Lemuel Roberts

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Lemuel Roberts
Born 3 May 1752
Canaan, Connecticut
Died after 1810
East Franklin, Vermont
Allegiance United States of America
Service/branch Massachusetts Line
Years of service 1775–1778
Rank Captain (land)
Battles/wars Siege of Boston
Battle of Quebec (1775)
Battles of Saratoga

Lemuel Roberts was a soldier and historian of the American Revolutionary War.


Lemuel Roberts was born 1751 in Canaan, Connecticut, to Lemuel Roberts and Lydia (Purchase) Roberts.[1] He moved with his family to Stillwater at the age of 10. He left home in 1768 to manufacture staves with a brother on Grand Isle in Lake Champlain. The following year he helped his father clear a farm in Charlemont, Massachusetts.[2]

Revolutionary War[edit]

In 1775 Roberts marched to Cambridge, Massachusetts with Captain Avery in response to the Battles of Lexington and Concord. At Cambridge he enlisted for 8 months with Captain Maxfield. On 1 June 1775 he marched to Chelsea with the 18th Massachusetts Bay Provincial Regiment commanded by Colonel Ephraim Doolittle, and participated in the Siege of Boston until discharged.[2]

On 19 January 1776 Roberts enlisted for one year in Captain Thomas Alexander's company of Colonel Elisha Porter's Regiment of the Massachusetts Line. He marched to Quebec in April, 1776, where he contracted smallpox during the retreat to Fort Crown Point in May. He marched south with his regiment through Albany, New York, to Morristown, New Jersey, in December, 1776. Roberts skirmished with British loyalist units in New Jersey en route home to Massachusetts following his discharge on 1 January 1777.[2]

Roberts enlisted for six weeks with Captain Samuel Taylor's company and marched to Fort Miller, New York, during the Siege of Fort Ticonderoga (1777). Roberts joined Captain Ebenezer Allen's company of Colonel Herrick's battalion of rangers following the Battle of Bennington. Roberts became an assistant to Colonel Herrick through the Battles of Saratoga; because Allen was unable to offer him compensation.[2]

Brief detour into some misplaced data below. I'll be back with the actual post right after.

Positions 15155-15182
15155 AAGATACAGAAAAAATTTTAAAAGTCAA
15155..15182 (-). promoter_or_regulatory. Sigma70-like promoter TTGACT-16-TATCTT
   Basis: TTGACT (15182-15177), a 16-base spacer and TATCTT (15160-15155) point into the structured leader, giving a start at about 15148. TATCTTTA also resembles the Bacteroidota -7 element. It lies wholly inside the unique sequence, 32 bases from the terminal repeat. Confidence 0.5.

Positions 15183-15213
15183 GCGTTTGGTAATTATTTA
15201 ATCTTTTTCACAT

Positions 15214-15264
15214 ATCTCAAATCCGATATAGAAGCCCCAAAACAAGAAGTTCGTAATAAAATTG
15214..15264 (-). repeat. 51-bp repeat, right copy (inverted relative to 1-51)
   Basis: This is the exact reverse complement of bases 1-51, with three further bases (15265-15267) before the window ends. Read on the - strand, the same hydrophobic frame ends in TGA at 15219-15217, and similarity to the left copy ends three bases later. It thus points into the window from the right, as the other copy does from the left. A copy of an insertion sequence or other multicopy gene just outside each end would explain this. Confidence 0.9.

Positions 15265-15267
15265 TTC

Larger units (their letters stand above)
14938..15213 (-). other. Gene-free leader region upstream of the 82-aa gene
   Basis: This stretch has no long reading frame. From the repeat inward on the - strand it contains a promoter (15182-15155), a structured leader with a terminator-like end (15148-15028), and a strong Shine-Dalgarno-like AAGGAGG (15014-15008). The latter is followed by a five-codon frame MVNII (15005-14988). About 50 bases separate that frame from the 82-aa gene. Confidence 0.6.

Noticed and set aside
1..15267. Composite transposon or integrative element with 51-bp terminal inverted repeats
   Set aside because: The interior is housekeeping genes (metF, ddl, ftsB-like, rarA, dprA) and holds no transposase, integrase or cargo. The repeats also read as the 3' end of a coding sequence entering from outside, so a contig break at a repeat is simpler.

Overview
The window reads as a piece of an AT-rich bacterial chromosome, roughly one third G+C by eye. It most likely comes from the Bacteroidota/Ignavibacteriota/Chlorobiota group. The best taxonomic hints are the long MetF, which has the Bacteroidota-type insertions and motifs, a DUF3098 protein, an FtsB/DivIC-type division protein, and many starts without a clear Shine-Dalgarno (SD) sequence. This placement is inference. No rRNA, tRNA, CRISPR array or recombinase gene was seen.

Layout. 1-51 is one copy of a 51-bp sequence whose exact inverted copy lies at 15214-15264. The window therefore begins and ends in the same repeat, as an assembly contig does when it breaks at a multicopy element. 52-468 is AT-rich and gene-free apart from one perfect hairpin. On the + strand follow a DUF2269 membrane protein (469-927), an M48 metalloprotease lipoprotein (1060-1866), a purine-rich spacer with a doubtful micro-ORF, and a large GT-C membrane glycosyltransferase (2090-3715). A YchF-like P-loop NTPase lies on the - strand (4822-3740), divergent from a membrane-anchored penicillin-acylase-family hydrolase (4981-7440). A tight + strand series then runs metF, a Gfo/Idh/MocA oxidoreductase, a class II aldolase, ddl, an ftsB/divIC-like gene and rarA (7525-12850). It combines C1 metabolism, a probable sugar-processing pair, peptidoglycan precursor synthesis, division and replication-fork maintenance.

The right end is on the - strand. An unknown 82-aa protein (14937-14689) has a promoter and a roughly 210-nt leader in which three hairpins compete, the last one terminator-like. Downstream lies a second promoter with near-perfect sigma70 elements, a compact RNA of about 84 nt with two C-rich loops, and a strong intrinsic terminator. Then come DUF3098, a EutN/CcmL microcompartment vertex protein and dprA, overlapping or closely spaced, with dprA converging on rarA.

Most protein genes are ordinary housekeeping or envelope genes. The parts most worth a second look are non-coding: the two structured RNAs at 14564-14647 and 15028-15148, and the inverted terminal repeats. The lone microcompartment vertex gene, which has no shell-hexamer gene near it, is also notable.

Colonel Herrick commissioned Roberts a lieutenant for a scouting expedition on 12 January 1778 to determine the status of British loyalist positions on Lake Champlain. The 4-man scouting party was captured later that month near Saint Albans, Vermont; and imprisoned in the Quebec City. Roberts escaped captivity for a few days in March, 1778, and again for a few weeks that summer, and finally reached Fort Ticonderoga after a third escape in October.[2]

Later life[edit]

Lemuel Roberts married Sarah Collins in Rutland on 14 March 1781. In 1784, he was captain of the militia of Ira, Vermont. Roberts published memoirs in 1809 of his experiences from 1751 to 1778. Those memoirs have been reprinted by the New York Times and by Arno Press as one of the few first hand accounts of soldiers of the American Revolutionary War. He is believed to have died in Vermont about 1813.[1]


  1. ^ a b "Pane-Joyce Genealogy". Clark University. Retrieved 2010-05-30. 
  2. ^ a b c d e Roberts, Lemuel (1809). Memoirs of Lemuel Roberts. Anthony Haswell.